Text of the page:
Lenders and brokers face significant challenges to ensure that ASIC will be satisfied with their responsible lending processes.

How can licensees meet both customers’ immediate requirement and objective of a fast and easy approval, while at the same time meeting the legal obligation to enquire and verify information about ability to repay and the customer’s ‘underlying requirements and objectives’?

The Cash Store case demonstrated that courts will impose significant penalties on licensees who do not comply on a systemic basis.  The case demonstrated that generic statements about purpose will not be sufficient, and that more detailed enquiries and verification may be appropriate in respect of more vulnerable customers. 

It’s interesting to return to the Explanatory Memorandum provided to Parliament when the NCCP Act was presented for adoption.  Some selected passages are set out below and help to demonstrate the intention of government when the law was made in 2009.  In particular, paragraph 3.71 reflects the scalability in relation to customers with low net worth.

Excerpts regarding enquiries

3.139 The purpose for undertaking reasonable inquiries about the consumer’s financial situation is to ascertain a reasonable understanding of the consumer’s ability to meet all the repayments, fees, charges and transaction costs of complying with the proposed credit contract. The general position is that consumers should be able to meet the contract’s obligations from income rather than equity in an asset.

3.140 Reasonable inquiries about the consumer’s financial situation could ordinarily include inquiries about the amount and source of the consumer’s income, determining the extent of fixed expenses (such as rent or contracted expenses such as insurance, other credit contracts and associated information) and other variable expenses of the consumer (and drivers of variable expenses such as the number of dependents and the number of vehicles to run, particular or unusual circumstances). The extent of inquiries will however depend on the circumstances.

3.141 The possible range of factors that may need to be established in relation to a consumer’s capacity to repay credit could include:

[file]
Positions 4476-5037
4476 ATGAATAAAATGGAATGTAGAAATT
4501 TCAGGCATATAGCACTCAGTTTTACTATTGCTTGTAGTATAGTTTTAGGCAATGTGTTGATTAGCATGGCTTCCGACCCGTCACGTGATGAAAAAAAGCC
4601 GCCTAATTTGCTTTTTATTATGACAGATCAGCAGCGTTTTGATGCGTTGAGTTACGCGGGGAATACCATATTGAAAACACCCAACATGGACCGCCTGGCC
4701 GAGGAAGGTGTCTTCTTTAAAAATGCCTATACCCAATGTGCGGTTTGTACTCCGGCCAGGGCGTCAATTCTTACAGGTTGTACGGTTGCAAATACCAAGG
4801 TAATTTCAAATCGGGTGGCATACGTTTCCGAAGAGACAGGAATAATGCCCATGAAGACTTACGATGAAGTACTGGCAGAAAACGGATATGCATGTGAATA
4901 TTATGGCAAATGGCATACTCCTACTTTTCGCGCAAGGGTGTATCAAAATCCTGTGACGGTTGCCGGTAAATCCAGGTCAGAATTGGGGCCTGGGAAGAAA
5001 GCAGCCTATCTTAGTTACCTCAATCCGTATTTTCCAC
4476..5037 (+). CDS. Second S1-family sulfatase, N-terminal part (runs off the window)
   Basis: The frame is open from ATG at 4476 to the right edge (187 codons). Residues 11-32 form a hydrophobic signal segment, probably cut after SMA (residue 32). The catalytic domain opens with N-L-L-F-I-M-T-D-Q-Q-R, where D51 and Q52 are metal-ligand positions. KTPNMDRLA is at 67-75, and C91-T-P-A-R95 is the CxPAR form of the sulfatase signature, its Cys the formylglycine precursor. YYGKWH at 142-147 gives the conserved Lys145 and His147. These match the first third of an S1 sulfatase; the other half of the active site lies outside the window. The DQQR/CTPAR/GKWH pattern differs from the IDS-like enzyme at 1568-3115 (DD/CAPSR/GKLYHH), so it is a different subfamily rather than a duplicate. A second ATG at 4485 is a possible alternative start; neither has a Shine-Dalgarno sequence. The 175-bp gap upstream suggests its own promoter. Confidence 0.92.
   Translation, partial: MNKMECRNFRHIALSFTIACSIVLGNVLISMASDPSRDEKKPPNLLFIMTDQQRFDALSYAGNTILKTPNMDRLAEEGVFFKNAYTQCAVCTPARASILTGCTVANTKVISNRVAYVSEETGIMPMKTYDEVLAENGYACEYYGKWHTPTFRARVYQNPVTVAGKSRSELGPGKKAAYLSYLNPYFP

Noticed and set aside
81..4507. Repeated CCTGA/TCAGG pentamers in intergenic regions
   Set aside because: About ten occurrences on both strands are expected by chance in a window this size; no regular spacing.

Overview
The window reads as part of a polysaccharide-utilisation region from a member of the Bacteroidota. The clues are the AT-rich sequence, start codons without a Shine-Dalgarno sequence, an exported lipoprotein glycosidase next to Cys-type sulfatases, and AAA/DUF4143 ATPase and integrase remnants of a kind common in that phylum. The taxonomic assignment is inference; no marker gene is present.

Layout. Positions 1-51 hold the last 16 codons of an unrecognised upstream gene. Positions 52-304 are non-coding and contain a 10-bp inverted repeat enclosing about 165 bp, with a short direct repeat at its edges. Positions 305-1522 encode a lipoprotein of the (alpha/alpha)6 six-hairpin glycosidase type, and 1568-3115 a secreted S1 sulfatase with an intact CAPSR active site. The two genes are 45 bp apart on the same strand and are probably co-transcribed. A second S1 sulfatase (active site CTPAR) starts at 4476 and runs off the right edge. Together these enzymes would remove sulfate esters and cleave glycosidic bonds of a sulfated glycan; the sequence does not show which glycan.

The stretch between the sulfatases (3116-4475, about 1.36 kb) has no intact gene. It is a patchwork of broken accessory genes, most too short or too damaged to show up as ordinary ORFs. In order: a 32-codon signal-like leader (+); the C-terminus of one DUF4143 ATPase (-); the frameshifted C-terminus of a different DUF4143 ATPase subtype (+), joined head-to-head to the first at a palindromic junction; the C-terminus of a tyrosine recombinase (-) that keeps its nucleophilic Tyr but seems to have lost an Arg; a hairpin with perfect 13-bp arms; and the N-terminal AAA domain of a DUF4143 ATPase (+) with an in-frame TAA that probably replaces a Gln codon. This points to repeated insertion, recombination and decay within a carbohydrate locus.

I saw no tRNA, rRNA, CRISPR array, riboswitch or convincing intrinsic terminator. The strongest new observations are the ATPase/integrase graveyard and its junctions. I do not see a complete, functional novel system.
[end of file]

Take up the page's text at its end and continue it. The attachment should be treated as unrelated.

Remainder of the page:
• the consumer’s current income and expenditure;  
  • the maximum amount the consumer is likely to have to pay under the credit contract for the credit;   
  • the extent to which any existing credit contracts are to be repaid, in full or in part, from the credit advanced;  
  •  the consumer’s credit history, including any existing or previous defaults by the consumer in making payments under a credit contract; and  
  • the consumer’s future prospects, including any significant change in the consumer’s financial circumstances that is reasonably foreseeable (such as a change in repayments for an existing home loan, due to the ending of a honeymoon interest rate period).  

3.70 Reasonable inquiries about the consumer’s financial situation could include: determining the amount and source of the consumer’s income; determining the extent of fixed expenses (such as rent or contracted expenses such as insurance, other credit contracts and associated information); and other variable expenses of the consumer (and drivers of variable expenses such as number of dependents and number of vehicles to run, and any particular or unusual circumstances).

3.71 The significance of these inquiries will be dependent on circumstances. For example, the credit assistant’s knowledge of expenses such as the monthly mobile phone expense may be a proportionately significant expense for a low income earner, therefore reasonable inquiries would seek to ensure, to the extent possible, that such matters have been included in the consumer’s expenses. In contrast, the mobile phone expense may not be significant to a high net worth individual and may require little inquiry.

3.73 The level of inquiries necessary to meet the level of ‘reasonable inquiries’ is likely to be greater where the consumer is refinancing, particularly where they are having difficulties meeting the repayments, or are even in arrears, on their existing credit contract. In this situation it will be possible to determine that the consumer cannot meet the repayments of the amount being charged under that contract, and a contract will prima facie be unsuitable where the repayments are at the same or a similar level. Where the current contract is no longer not unsuitable and no alternative contract is considered to be not unsuitable, there is a defence provided that allows the credit assistant to suggest the consumer remain in the existing contract without contravention of the responsible lending obligations (see explanation at subsection 124(7)).

Excerpt regarding verification

The Explanatory Memorandum at para 3.146 indicated that it was never the intention of the legislature to impose a new and higher verification standard than what was reasonable prudent business practice operating at the time the Bill was first introduced into the Parliament, stating:

“…must make such efforts to verify the information provided by the client as would normally be undertaken by a reasonable and prudent lender in those circumstances.  Conducting a credit reference check, is for instance, likely to be an action that would be reasonable to undertake in most transactions.  Credit providers are not expected to take action going beyond prudent business practice in verifying the information they receive”.